By Erin Werra, writer, Skyward’s Advancing K12 blog.
This past year, K12 schools became the top targets of ransomware attacks. In August and September 2020, districts accounted for 57% of reported ransomware attacks. You know the threat is out there, but is your district prepared?
Nothing worth having is free. Create a strong plan when things are going well, and you’ll be grateful if disaster strikes.
Brilliant teams are run by people, not by machines. Salary, training, and planning fall under this category.
Has your security team grown in proportion with ransomware risks? According to CoSN’s 2020 EdTech Leadership survey, 69% of districts say they are proactive or very proactive—but less than 20% of respondents had a dedicated full-time employee responsible for cybersecurity. 46% listed it as a shared responsibility, 30% “part of the job,” and 10% ad-hoc. This means an overwhelming majority of school districts run the risk of cybersecurity missteps or passing the buck.
One study by ISC2, a professional IT organization, shows more than 4 million cybersecurity jobs are unfilled worldwide. Not only is this a potential blind spot, but it’s an opportunity for students pursuing STEM and computer science fields.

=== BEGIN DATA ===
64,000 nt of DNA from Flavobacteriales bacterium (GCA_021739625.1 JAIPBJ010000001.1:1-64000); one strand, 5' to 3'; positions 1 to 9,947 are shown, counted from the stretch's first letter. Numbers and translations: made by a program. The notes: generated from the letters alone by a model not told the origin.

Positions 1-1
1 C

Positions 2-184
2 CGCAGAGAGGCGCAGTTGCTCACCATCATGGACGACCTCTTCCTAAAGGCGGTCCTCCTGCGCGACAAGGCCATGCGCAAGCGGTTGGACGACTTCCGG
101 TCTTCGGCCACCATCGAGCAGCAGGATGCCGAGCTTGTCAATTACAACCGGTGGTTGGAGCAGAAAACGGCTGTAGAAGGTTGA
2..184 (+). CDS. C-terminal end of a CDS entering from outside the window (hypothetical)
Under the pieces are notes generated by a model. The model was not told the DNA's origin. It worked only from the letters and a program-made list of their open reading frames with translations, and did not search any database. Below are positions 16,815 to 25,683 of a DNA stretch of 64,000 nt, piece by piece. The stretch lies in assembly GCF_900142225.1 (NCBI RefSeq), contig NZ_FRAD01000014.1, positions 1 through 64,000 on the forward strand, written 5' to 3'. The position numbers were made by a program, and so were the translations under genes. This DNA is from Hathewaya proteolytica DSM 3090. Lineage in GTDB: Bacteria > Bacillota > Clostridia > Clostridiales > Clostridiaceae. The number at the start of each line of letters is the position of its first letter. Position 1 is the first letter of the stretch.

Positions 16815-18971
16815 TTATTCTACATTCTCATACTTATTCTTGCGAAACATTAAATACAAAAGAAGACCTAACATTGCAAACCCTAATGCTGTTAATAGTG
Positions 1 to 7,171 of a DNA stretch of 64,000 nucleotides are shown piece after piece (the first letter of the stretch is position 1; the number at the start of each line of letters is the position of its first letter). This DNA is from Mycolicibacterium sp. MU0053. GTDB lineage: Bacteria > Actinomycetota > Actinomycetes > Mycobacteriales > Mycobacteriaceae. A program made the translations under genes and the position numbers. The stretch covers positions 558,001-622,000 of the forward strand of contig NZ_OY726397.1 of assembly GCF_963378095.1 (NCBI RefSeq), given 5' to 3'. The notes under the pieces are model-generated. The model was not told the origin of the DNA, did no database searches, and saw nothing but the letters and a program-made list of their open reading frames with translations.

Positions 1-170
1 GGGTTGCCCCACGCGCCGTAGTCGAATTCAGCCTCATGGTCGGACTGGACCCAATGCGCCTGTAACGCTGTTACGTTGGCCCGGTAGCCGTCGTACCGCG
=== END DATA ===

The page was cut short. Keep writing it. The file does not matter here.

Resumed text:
Know your data recovery options. Data hosting services may offer multiple options for backup and recovery, but multiple data centers should be a priority. Whether hosting offsite or in person, frequent backups are crucial.
Humans creating passwords is one of the weakest points of any network. Single sign-on uses multiple strategies to strengthen security, as well as makes logging on to the many, many different ed tech solutions any given district relies on much easier.
Constant vigilance is easier when training prompts frequent reminders. Your team members all possess wildly different levels of tech savviness—even the most grizzled veterans of the computer sciences benefit from security training updates. Security training creates a unified set of standards for everyone to follow and may even give you a baseline set of data, so you know where to add training.
Crisis communication templates
Hope for the best, prepare for the worst, and create templates when the worst is yet to come. Readers will appreciate calm, collected communication more than a slapdash letter in the event of a data breach.